The recurrence of the intimidating 2008 meltdown is not expected for the U.S. banking industry in 2012 as the financial institutions are actively responding to every legal and regulatory pressure. In fact, this promptness has positioned the banks well to encounter impending challenges.
However, the potency of the sector is not expected to return to its pre-recession peak anytime soon. The economic intricacy may even result in further disappointments in the upcoming quarters.
As the sector is undergoing a radical structural change, it will witness headwinds in the near- to mid-term. But entering the new capital regime will significantly improve the industry’s long-term stability and security.
Along with increasing earnings, a major recovery in the asset markets, improving balance sheets and declining credit costs promise growth for the U.S. banking sector, though at a slower-than-normal pace. Yet the outlook for the industry remains in question due to several negatives, including asset-quality troubles, weak revenue growth, steeper costs, continuation of both residential and commercial real estate loan defaults, weak loan demand, and the impact of tighter regulations and policy changes.
Looking back, after enduring overwhelming recessionary shocks, the U.S. banking industry has gradually started recovering. Financial support from the U.S. government ultimately transformed to stability during the year.
The government undertook several steps, including programs offering capital injections and debt guarantees, to stabilize the financial system. Also, the banks are working hard to address problem credit, primarily in residential and commercial real estate. Commercial real estate loan performance is expected to show strong improvement during 2012. However, the industry is still grappling with weak revenue, ebbing loan demand and low liquidity challenges.
Earnings Growth to Decelerate
Though reduced loss provisioning has helped the industry witness strong earnings growth over the last couple of years, we don’t expect a significant pick up in upcoming earnings to come from provision reductions as the difference between loss provisions and charge-offs is gradually reducing.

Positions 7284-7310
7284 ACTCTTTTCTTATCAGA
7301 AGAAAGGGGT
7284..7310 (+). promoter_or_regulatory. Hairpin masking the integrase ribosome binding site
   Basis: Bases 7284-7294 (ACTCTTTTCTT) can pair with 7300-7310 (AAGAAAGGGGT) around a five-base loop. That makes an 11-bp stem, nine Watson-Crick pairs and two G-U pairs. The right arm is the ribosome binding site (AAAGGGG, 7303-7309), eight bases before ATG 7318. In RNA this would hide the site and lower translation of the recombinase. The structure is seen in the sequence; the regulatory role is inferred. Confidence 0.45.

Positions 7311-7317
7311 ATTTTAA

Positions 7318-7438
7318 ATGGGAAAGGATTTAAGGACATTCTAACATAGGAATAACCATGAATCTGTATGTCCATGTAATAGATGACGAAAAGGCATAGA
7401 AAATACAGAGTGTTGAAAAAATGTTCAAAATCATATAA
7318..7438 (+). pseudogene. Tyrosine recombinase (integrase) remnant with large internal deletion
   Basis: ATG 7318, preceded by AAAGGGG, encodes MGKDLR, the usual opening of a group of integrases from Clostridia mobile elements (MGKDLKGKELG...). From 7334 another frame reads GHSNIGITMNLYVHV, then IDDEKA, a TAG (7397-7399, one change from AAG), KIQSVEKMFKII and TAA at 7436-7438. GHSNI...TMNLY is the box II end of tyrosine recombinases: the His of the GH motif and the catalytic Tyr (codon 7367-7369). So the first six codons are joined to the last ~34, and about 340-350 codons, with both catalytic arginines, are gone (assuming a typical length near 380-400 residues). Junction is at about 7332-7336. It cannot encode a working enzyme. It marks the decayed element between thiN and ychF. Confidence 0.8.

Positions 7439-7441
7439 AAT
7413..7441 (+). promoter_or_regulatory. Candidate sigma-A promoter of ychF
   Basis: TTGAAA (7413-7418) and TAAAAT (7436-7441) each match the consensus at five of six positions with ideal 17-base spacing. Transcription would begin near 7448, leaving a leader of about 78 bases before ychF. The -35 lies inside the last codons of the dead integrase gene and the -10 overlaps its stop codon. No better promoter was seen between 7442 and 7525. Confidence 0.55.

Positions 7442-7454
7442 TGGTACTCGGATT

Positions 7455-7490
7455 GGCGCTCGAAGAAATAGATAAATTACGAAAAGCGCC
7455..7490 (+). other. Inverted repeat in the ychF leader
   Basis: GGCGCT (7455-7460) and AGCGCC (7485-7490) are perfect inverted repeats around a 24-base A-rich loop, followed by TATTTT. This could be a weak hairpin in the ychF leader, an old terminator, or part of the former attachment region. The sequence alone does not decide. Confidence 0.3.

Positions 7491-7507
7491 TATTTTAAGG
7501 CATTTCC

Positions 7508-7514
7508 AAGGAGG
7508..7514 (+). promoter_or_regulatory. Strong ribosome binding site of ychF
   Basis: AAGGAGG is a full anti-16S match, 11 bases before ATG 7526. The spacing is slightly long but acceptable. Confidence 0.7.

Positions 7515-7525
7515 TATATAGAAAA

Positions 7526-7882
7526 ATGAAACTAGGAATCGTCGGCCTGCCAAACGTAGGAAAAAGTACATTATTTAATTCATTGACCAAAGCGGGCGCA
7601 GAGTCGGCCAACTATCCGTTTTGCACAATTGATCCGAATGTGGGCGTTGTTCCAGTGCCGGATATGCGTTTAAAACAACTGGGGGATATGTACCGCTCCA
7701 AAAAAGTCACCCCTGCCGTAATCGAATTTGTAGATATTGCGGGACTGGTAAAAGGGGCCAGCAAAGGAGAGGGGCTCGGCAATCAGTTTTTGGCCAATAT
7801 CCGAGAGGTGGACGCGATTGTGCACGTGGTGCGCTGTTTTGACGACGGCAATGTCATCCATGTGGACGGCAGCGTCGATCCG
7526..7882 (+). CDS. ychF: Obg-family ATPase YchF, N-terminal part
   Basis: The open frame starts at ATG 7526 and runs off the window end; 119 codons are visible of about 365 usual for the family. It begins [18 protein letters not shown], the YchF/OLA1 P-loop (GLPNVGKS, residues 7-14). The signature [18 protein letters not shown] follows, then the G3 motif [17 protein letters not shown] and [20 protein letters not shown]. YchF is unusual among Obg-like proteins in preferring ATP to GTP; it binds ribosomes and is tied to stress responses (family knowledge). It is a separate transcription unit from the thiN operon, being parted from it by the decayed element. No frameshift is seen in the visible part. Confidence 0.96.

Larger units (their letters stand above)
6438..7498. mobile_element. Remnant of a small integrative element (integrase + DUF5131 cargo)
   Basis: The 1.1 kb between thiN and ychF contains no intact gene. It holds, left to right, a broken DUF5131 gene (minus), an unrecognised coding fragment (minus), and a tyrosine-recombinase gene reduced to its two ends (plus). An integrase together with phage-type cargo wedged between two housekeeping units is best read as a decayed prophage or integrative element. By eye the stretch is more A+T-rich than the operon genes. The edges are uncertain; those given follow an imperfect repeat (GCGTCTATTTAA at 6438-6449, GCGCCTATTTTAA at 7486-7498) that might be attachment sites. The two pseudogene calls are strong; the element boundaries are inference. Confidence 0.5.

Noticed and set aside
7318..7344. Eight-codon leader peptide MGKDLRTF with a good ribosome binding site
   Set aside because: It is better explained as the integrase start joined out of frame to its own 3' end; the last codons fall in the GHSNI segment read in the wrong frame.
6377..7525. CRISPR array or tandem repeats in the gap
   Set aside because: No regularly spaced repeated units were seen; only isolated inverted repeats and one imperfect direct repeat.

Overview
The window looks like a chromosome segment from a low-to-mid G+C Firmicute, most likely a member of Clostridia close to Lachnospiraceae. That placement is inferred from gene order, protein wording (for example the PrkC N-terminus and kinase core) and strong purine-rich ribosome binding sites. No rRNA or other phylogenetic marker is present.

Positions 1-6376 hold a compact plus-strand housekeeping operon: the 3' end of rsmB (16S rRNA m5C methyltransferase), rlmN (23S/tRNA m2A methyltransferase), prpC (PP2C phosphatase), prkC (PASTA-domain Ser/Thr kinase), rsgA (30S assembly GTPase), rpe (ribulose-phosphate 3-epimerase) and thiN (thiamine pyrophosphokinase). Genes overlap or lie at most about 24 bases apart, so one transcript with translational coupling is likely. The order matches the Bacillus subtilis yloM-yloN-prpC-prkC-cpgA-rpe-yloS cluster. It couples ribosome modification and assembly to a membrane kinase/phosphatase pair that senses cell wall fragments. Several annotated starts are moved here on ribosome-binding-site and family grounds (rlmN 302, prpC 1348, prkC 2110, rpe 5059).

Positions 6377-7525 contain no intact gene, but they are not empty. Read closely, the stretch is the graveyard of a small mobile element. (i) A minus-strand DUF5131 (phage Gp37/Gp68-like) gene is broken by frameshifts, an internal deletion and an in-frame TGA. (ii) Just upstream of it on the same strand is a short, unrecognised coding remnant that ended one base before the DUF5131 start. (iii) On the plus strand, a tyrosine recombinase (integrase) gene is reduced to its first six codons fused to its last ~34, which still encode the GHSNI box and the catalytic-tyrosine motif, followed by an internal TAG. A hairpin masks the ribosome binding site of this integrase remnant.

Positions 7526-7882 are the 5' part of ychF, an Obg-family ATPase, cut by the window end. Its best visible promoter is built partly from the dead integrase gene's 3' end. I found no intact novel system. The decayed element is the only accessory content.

Banks will definitely try to look at other areas -- interest income, non-interest income and operating costs -- to keep the earnings growth intact, but we don’t see any significant opportunity with respect to top line in the upcoming quarters.
Interest income will remain under pressure due to low interest rates and a sluggish loan growth. Though banks will try to cut interest expenses and take additional risks to improve net interest margins, the flattening of the yield curve will mar the efforts. Ultimately, banks will be forced to face lower margins. In fact, if the banks shift assets toward longer maturities to keep net interest margin strong, this could backfire once interest rates start rising.
On the other hand, attempts to boost revenues through non-interest sources -- introducing new fees, increasing minimum balances requirement on deposit accounts and encouraging customers to use credit cards -- are expected to be hampered by ongoing regulatory actions, a volatile global economy and soaring overhead. So, non-interest income will be able to marginally contribute to total revenue.
Lower industry revenue will finally force these banks to cut costs in order to stay afloat. As a result, banks will continue cutting jobs and reducing the size of operations by selling non-core assets. So, any cost cutting measure will act as a defense.
Balance Sheet Recovery to Take Time
Since last year, banks have been trying to address asset-quality troubles through the disposition of nonperforming assets. Also, non-core asset shedding has become an industry trend as banks have no other alternative to keep capital ratios above regulatory requirements.
This non-core asset-selling along with elevated charge-offs and weak demand will likely keep loan growth under pressure in the near- to mid-term. Moreover, heightened regulatory restrictions and soaring delinquency rates will hinder loan growth. However, banks will experience steady deposit growth on the lack of low-risk investment opportunities due to the global economic turmoil and volatility in equity markets.
So, we don’t expect a significant strength in balance sheets to return anytime soon.
Resistance to Regulatory Challenges
Following the latest recession, the regulatory environment has become tougher and costlier for U.S. banks. During 2011, banks had to face a number of regulatory requirements under several laws, including the Dodd-Frank legislation, the Durbin Amendment and the Volcker Rule. Banks are expected to face many other regulatory headwinds in the upcoming quarters as regulators are focused on global alignment. Though the aim is to meaningfully change the business models of banks to make them self-sufficient over the longer term, the cost of compliance will drag down profitability in the near- to mid-term.
While the implementation of the Basel III requirements will boost minimum capital standards, there will be a short-term negative impact on the financials of U.S. banks as they will have to adjust their liquidity management processes. In the long run, though, a greater capital cushion for the larger banks will add to their ability to withstand future shocks. However, banks will get the time to strengthen their capital position as the Basel III requirements will be gradually introduced during the 2013 to 2019 period.